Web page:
Journal of Phylogenetics & Evolutionary Biology

ISSN: 2329-9002

Open Access

Haplotype Structure and Phylogeographic Evolution of West African Populations of Sitophilus zeamais (Coleoptera, Curculionidae)


NDIAYE Mama Racky, THIAW Cheikh and Mbacké Sembène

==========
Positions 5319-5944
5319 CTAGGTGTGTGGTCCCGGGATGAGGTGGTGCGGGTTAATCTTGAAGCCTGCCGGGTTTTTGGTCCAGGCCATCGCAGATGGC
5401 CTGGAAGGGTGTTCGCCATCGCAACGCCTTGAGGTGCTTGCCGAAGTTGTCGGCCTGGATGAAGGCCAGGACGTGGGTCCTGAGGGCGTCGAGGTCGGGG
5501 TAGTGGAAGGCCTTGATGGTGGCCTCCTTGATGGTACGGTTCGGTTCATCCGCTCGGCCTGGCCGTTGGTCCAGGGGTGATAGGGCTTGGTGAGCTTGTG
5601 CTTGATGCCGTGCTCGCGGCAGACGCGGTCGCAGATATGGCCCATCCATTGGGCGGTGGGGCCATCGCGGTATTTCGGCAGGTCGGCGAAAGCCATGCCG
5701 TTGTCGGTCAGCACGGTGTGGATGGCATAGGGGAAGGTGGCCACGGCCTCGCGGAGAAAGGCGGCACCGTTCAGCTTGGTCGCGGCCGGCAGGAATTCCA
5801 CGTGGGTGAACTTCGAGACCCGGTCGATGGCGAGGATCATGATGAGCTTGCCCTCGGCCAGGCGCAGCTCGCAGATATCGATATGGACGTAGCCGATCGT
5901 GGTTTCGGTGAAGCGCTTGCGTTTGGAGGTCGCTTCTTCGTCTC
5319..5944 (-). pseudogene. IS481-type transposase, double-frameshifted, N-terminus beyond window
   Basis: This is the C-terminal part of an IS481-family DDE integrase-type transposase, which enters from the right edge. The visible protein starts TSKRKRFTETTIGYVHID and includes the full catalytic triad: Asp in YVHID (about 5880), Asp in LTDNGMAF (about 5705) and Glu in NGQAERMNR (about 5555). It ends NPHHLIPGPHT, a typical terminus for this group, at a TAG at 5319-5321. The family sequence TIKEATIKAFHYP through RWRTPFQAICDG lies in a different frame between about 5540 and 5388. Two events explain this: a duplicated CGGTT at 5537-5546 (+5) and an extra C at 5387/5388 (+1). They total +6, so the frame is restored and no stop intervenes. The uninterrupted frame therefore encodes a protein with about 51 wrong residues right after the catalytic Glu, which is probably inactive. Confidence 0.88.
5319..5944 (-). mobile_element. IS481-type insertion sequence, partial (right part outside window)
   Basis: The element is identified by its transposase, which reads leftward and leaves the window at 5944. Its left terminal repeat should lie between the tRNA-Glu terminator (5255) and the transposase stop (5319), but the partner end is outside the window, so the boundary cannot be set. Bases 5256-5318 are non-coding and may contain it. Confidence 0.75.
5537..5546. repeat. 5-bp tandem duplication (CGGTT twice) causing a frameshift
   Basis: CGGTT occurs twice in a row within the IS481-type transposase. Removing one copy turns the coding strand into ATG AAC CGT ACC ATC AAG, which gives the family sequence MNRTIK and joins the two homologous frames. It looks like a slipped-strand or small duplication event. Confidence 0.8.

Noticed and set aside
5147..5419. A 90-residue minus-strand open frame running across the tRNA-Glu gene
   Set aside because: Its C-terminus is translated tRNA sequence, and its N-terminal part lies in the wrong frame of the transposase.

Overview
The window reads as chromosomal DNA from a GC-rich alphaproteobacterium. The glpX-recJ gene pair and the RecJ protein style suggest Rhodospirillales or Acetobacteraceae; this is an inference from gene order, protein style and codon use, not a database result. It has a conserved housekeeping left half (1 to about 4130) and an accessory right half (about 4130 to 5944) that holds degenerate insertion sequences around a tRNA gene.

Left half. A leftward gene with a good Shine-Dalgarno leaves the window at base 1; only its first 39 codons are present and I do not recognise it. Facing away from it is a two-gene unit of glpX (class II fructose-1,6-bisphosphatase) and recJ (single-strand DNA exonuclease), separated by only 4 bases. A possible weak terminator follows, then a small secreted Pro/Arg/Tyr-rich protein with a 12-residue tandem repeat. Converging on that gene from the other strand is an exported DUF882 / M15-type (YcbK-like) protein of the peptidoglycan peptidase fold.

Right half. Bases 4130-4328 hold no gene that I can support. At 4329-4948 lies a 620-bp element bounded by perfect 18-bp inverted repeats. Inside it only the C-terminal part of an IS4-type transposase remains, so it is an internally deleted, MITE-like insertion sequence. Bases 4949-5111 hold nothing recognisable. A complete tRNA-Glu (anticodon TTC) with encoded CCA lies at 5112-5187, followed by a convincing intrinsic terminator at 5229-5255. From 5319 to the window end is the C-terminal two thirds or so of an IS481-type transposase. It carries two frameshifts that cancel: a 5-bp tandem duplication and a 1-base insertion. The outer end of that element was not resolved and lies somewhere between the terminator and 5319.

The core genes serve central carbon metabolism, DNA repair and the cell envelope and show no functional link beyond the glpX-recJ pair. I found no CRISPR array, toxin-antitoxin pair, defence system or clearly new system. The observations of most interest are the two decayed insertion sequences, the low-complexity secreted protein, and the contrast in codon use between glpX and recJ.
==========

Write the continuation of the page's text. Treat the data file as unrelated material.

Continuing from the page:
Knowledge of spatial and temporal distribution of genetic variability within and between populations is a crucial step for establishing strategies management of stored crops and commodities to assure food safety. The maize weevil, Sitophilus zeamais, is known because of his extraordinary potential for destruction of stored cereals; but little is known about its phylogeography and population structure in Africa in general. This study aimed to determine phylogenic relationships and Phylogeographic structuring of maize weevil populations in West and Central Africa. After alignments and corrections, a total of 112 and 109 samples were used for analysis of Cytochrome B and Cytochrome oxidase I, respectively. The standard indices of genetic diversity, analyses of hierarchical molecular variance (AMOVA), haplotypic network, phylogenetic relationships, demographic tests and Nested Clade Phylogeographic Analysis (NPCA) were computed. Analysis of sequences revealed, with the concatenated matrix, for example, the presence of 30 haplotypes and a high level of haplotype diversity and low nucleotide diversity were observed in West Africa (h = 0.922 ± 0.023; π = 0.0067 ± 0.00116); but these both parameters were twice lower in Central Africa’s populations (h=0.512 ± 0.085; π =0.0034 ± 0.00083). The majority haplotype represented 43% of the overall population and connected West Africa to Central Africa. Maize weevil populations showed a genetic structure but indicated a lack of phylogeographic signal. They also showed that most of molecular variance was due to individual characteristics in a population (~60%); while a proportion of molecular divergence (8-14%) was related to a differentiation between two biogeographical regions in Sub-Saharan Africa. The latters were characterized by the presence of endemic haplotypes as well as common haplotypes. Analysis of mismatch distribution, neutrality tests and Bayesian inferences suggested the existence of 4 to 5 main clusters that had separated themselves from a bottleneck followed by a moderate demographic expansion since Pleistocene period.


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